She suggested that parents look out for three C’s when monitoring their children’s online activities: content, connections and context.

For content, children should be engaging in educational content as well as content that stimulates their imagination. Livingstone also encourages children to connect with friends and family online and to not view that as strictly screen time. Lastly is context, which is where she encouraged parents to look at how their child is interacting on the internet and what else they’ve done with their day.

“If your child has been running around all day and comes back and watches a film that takes over two hours or plays a computer game, they’ve been running around,” Livingstone said. “So the context is they’ve had their exercise, they can’t run the whole day … judge in the balance.”

Parents also should be more understanding of their children’s online consumption during the pandemic.

“Quantity is way up, and I think it’s become really problematic for everyone to criticize themselves for that, because people are faced with the most extraordinary circumstances,” Livingstone said.

Lastly, adults need to engage with their children and ask questions about their online activities. Livingstone said that when she interviews adolescents, many of them say they wished their parents would ask why they like a certain game or activity.

Livingstone said parents have told her, “my child is always playing Fortnite,” which she in turn asks if they’ve asked their children what they like about the game. Most times, the parents haven’t asked their child that before.

A greater responsibility

While parents do play a crucial role in navigating and monitoring their child’s online experiences, some believe that social media companies and the government also need to do their part to create safer online spaces.

Social media companies need to take accountability for the large number of adolescents using their services to create safer online environments, said Andrew Yang, a former Democratic Presidential candidate and commentator on the report.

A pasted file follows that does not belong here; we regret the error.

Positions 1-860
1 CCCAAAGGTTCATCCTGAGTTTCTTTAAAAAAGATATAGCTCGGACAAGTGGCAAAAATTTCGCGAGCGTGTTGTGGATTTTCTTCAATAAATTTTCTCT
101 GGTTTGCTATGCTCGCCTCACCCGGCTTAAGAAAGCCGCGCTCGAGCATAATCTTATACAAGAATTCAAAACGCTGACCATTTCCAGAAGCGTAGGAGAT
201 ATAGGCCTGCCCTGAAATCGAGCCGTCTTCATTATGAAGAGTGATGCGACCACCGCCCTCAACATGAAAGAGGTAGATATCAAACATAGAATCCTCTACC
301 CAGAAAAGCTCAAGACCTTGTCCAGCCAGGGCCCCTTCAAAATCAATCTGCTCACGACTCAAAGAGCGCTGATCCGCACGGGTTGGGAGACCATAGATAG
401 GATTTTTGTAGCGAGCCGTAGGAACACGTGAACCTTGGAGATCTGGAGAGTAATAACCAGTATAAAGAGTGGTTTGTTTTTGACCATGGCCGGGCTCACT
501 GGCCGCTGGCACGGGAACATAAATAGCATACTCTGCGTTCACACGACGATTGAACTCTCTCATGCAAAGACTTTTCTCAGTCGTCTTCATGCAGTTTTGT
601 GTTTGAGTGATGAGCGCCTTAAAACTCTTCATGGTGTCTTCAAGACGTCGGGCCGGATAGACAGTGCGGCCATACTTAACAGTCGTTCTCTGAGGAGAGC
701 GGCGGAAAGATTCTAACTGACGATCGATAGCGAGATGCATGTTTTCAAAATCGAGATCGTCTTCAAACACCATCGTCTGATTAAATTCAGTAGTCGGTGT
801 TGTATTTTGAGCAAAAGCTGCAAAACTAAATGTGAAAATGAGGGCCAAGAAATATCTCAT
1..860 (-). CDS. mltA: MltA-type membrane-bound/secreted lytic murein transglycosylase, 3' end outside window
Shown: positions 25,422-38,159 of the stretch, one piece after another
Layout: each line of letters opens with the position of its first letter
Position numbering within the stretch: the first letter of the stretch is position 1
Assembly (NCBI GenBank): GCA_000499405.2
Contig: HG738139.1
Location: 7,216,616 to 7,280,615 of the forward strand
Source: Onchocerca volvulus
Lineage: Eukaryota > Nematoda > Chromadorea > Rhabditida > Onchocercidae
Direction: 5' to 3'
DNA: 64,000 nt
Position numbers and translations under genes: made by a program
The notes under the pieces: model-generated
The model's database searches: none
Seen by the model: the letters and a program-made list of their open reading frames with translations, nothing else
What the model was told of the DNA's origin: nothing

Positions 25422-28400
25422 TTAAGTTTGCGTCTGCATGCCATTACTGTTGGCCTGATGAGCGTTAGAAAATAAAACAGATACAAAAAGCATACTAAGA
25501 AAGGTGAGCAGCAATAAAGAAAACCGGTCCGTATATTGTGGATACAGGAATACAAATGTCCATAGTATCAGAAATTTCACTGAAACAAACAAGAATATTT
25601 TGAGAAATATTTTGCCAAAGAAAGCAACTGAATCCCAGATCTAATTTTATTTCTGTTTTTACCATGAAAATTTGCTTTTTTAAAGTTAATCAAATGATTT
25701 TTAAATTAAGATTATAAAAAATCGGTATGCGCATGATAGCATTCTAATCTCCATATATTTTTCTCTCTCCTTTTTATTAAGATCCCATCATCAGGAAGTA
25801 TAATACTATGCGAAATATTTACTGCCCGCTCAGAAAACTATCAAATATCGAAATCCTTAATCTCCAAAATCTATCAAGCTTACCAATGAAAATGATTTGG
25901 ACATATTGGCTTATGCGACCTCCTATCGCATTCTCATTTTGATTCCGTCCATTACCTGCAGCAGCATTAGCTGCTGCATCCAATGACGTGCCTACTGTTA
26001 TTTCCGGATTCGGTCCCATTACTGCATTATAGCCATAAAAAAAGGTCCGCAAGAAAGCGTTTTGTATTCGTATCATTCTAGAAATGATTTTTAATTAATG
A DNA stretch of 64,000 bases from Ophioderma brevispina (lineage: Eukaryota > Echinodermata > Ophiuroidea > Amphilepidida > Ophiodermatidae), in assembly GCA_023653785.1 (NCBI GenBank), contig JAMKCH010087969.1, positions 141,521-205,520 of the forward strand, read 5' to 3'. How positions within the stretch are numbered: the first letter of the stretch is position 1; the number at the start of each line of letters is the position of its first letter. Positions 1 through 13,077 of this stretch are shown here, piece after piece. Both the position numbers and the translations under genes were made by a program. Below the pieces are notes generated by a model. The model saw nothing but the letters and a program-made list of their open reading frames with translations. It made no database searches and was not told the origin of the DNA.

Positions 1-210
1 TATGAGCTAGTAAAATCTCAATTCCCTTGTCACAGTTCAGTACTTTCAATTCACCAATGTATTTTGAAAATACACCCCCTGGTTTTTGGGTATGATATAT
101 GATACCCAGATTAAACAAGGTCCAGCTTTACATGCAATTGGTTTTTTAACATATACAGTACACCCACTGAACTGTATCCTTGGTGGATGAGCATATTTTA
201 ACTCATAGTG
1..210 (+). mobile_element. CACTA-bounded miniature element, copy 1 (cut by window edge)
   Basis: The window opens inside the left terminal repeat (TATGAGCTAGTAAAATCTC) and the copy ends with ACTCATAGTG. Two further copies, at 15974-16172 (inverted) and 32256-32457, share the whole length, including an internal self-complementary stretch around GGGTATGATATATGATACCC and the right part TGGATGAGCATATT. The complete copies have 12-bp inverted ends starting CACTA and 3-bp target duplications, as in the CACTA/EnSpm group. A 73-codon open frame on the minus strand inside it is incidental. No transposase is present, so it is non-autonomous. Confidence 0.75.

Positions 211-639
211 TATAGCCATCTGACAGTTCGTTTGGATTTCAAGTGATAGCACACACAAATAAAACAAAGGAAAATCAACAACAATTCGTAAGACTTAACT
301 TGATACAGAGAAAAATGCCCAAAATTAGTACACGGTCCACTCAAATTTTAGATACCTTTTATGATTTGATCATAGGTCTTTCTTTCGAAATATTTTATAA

Social media companies should first verify the ages of children on their sites, Yang said. About half of adolescents have some form of social media by age 12, according to another Common Sense Media report.

“Social media companies do have some age restrictions, but it is absolutely the case that millions of kids easily circumvent those restrictions because there’s really no effort made to actually check how old the kids are,” Yang said.

Get CNN Health's weekly newsletter

Sign up here to get The Results Are In with Dr. Sanjay Gupta every Tuesday from the CNN Health team.

The report also stated that more children are looking up mental health information online, but there are also almost no digital mental health tools designed for adolescents.

In his commentary for the report, Yang discussed the need for public schools to include curriculum about mindfulness and the responsible use of technology. “In this period of time, we have to try and deliver people tools online,” Yang said. “It makes sense to me that there are very few mental health resources that are available for kids, so we should be investing in those.”